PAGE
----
New Life for Rescuing Providence and Rescue 1 Responding

Knowing that though my physical presence is no longer there, my thoughts and experience during my time on the streets lives on through the words in the books Rescuing Providence and Rescue 1, Responding is one of the most gratifying experiences I have ever had. I will always be a part of the fire service, and EMS, I’m glad I took the time to write down what was happening while it happened.

Post Hill Press has acquired the rights to both books, and have produced a second edition of them, in one bind up which will be available to the public on January 26, 2016. Simon and Schuster is the distributor, so the books will be available everywhere.

Available everywhere, January 26, 2016

Available everywhere, January 26, 2016


EMT’s, Paramedics, Firefighters, Doctors, Nurses and more than a few patients have approached me to tell me how much they enjoyed Rescuing Providence and Rescue 1, Responding. It is humbling and gratifying knowing my story has helped so many people understand just what it is we do.

Reading my book as part of any emergency medicine curriculum, or just a relevant and pleasant distraction from the demanding class work keeps the student’s adrenaline pumping, their minds alert and their hearts open. The best instructors teaching the finest programs often find it difficult to express what their students will face in the streets.  Reading Rescuing Providence and Rescue 1, Responding will give them an excellent taste of what’s to come.



Here’s what some folks have to say about the books:


Morse, an EMS1 columnist and friend, spent 23 years as a firefighter and EMT in Providence, RI before retiring as a captain in 2013. We consider Morse’s  books, Rescuing Providence and Rescue 1, Responding, deeply emotional looks into his exhausting 39-hour shifts on the Rescue 5 ambulance, as must reads in the pantheon of EMS literature.

Greg Friese, Editor in Chief, EMS 1

“This is one very well written look at the provision of EMS at the street level – sharp, gritty and realistic without being overly smug, smarmy or condescending. This is one medic’s tale that is well worth tracking down for the read.”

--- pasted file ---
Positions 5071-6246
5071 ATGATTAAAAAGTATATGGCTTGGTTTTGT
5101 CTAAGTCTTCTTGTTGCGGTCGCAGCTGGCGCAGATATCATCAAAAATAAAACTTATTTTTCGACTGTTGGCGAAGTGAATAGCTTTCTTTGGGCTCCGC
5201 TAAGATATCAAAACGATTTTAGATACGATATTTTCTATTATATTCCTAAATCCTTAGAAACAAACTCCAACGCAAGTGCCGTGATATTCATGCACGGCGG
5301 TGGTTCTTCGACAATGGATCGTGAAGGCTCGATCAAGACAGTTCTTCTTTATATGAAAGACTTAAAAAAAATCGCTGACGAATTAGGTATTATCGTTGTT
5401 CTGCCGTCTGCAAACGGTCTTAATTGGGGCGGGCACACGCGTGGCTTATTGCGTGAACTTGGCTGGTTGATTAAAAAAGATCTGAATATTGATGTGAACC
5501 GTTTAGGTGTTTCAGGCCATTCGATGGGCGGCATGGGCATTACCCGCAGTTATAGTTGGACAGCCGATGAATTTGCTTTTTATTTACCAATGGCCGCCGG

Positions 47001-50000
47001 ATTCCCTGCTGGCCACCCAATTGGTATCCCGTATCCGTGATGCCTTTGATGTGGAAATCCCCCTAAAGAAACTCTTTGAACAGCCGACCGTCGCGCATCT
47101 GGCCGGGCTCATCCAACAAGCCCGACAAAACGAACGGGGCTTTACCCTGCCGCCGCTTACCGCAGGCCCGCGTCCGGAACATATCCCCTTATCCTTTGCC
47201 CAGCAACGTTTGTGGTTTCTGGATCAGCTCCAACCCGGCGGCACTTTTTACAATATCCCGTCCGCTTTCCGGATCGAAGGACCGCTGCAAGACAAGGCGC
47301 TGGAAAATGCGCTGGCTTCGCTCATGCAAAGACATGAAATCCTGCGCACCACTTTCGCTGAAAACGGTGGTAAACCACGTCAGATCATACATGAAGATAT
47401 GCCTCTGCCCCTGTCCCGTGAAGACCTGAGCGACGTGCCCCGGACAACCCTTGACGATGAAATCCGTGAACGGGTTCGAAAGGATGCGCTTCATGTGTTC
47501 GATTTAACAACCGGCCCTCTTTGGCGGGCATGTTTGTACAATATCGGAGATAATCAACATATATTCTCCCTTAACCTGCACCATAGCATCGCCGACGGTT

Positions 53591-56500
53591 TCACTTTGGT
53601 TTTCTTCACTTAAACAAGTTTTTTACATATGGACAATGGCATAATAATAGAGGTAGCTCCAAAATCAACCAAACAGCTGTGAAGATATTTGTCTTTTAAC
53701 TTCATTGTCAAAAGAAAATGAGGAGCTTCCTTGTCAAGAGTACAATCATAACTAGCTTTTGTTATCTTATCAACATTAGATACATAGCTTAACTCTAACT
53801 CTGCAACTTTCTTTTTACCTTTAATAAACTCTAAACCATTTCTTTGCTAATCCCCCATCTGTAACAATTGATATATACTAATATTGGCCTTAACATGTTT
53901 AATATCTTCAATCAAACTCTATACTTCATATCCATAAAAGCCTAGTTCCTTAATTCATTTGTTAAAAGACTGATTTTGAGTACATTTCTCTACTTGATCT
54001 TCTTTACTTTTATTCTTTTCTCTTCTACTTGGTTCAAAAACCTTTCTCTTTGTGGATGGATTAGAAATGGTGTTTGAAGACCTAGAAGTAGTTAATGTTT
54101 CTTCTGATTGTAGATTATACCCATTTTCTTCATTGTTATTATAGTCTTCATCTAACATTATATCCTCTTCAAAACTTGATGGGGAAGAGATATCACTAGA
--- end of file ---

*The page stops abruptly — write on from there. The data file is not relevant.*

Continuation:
Norm Rooker, EMSResponder

“I believe this book is valuable for those who want to know what the job is like, for civilians, which will help them appreciate how these public servants give their all for others and for emergency room staff who only see them when they come in and when they leave. ”

John Malaky, 1st Responder

“I’ve grown to appreciate the men and women working the rescue shift through the night. Many of them are listeners to my show. Reading “Rescuing Providence” though opened my eyes to the challenge, sacrifice and dedication these people take to the job. Mike Morse has crafted a thrilling book about the lives of those who come to the aid of strangers. It reads like a novel but every bit of it is true. ”

Jordan Rich
WBZ Radio

“Buy this book, and not just because it is drawn from the streets of Providence. Buy it because it gives us all the chance to go to the places and meet the people that we too quickly pass by. Buy it for the opportunity to know the incredible things that happen when a stranger from the Fire Department shows up to sew people up and calm people down and sometimes deal with the mean and dangerous side of the city.”

Bob Kerr, Providence Journal

“Both surprisingly heroic and humane at the same time”

Joe Kiernan, Warwick Beacon

“Rescuing Providence, a new book by Providence firefighter Michael Morse, is an interesting look at the Providence they don’t put in the travel brochures, all told in a very readable, effective, descriptive style.”

Bill Reynolds, Providence Journal

“After listening to Michael Morse talk about his routine as a firefighter and emergency medical technician for the city of Providence, R.I., one has the urge to stop by the local firehouse or ambulance building and offer a word of thanks to all those for whom saving lives is just another day on the job.”